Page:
In late June, the Scottish climbing community were shocked to hear of the death of Des Rubens in the Alps. Des was one of the most energetic and likeable activists on the Scottish scene and many climbers were deeply saddened by his passing.
When I first came to live in Scotland in the mid 1980s there were several climbing partnerships such as Nisbet and MacLean and Milne and Anderson doing great things in the Scottish mountains. But one highly effective team that immediately caught my eye was the Edinburgh-based group of Des Rubens, Geoff Cohen, Gordon Macnair and Dave Broadhead. Rather than extending the technical envelope they were pushing boundaries in other ways – exploring the North-West and climbing a significant routes. In those days there were no up to date climbing guidebooks to the Northern Highlands, which was very much unknown terrain. Weekend after weekend, Des added new routes such or made important repeats such as the second ascent of Der Riesenwand (VII,6) on Beinn Bhan (with Geoff Cohen) and the first ascents of Potala Buttress (IV,5) on An Teallach, Toll Dubh Chimney (V,5) on Liathach and The Boundary (IV,5) on Sgurr Mor in the Fannaichs (all with Dave Broadhead).
Des’s appetite for exploratory mountaineering was a continuing theme throughout his life. He first visited Afghanistan with Ian Rowe when he was 20 years old, and three years later he led the Edinburgh University Mountaineering Club expedition to the Thui group in the Hindi Raj in Pakistan where they made four first ascents. Overall, Des went on over a dozen major expeditions, from India to the Karakorum, and from Peru to the Canadian Coast Range. In 1984 he made a highly successful visit to the Caucasus with Dave Broadhead climbing several summits including the highly-prized Ushba (4690m), and the following year he reached 7770m on the unclimbed South-West Ridge of Gasherbrum III (7952m) with Geoff Cohen – a bold attempt on a difficult mountain that has only been climbed twice.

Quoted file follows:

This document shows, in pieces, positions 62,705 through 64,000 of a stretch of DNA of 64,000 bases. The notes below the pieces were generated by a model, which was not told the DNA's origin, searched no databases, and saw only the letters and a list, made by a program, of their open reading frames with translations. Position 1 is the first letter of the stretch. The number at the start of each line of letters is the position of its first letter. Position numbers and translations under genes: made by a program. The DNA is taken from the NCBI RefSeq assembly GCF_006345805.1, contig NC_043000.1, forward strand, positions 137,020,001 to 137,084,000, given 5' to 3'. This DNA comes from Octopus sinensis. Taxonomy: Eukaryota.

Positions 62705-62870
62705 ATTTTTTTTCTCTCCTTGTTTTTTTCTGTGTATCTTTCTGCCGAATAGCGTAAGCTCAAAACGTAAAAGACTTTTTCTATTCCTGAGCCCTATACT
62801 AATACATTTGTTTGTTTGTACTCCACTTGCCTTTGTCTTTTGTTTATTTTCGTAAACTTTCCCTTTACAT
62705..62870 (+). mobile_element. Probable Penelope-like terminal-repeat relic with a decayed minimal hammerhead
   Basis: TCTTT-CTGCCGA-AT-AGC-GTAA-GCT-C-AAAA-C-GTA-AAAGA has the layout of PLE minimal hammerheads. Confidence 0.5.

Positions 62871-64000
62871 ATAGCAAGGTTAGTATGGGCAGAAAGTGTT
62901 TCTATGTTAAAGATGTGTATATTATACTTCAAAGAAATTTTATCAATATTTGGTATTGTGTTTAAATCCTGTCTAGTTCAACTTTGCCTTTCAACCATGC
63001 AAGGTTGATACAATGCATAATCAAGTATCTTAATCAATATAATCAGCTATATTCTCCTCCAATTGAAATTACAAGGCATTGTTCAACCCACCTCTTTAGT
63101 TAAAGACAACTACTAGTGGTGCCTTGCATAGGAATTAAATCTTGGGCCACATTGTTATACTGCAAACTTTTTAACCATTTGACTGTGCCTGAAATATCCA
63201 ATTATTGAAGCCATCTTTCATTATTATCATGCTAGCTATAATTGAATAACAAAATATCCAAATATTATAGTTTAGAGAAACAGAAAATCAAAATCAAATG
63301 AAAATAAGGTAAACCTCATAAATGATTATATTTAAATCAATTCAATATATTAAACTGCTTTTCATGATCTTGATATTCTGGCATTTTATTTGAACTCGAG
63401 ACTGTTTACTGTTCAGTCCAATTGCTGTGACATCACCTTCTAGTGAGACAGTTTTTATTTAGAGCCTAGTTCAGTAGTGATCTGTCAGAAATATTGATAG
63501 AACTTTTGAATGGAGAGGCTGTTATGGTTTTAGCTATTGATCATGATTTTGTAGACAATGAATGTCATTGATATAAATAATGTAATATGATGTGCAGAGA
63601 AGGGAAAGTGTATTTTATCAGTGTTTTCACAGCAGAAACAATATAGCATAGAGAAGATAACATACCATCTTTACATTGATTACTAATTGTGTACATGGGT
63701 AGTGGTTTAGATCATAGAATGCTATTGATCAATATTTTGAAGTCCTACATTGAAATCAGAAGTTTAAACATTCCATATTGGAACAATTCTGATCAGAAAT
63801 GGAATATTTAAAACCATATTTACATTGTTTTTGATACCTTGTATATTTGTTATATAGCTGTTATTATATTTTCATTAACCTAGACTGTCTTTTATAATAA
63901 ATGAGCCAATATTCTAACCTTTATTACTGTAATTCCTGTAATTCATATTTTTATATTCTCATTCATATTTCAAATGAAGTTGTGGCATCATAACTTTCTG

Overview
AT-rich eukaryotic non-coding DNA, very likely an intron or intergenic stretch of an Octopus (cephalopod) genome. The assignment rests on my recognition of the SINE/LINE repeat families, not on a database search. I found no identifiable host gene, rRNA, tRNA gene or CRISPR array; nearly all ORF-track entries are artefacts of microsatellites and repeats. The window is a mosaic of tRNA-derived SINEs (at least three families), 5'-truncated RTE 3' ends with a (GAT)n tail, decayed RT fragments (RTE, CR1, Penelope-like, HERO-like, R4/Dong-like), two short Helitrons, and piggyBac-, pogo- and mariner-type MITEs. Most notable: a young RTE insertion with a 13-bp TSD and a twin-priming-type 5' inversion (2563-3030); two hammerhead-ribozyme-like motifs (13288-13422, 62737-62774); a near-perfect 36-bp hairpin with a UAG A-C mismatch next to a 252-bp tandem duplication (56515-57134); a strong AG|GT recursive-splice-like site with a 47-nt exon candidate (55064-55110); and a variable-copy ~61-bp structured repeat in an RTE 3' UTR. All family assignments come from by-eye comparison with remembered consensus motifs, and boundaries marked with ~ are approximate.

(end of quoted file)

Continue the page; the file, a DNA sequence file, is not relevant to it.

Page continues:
Des was also an enthusiastic alpinist with major routes such as the Walker Spur to his credit, but arguably his most inspiring climb was the long and serious Peuterey Ridge on Mont Blanc which he climbed with Geoff Cohen in 2013 when they both had a combined age of 127. From 2008 to 2010 he was a popular and influential President of the Scottish Mountaineering Club.
Des had a highly successful family and professional life. After training as a physics teacher, he moved into outdoor education and introduced thousands of children to the outdoors. He promoted a strong ‘can do’ attitude and instilled confidence in many young people as they were about to set out on their adult lives.
For all his mountaineering and professional success, it is Des the person that will be most remembered. He had a warm and amiable personality and always had time for everybody else. He took more pleasure from what others were doing rather than his own achievements, and he always made whoever he was speaking to feel special. His memorial service was attended by over 400 people – a fitting tribute to a great man who had influenced and touched so many different people’s lives.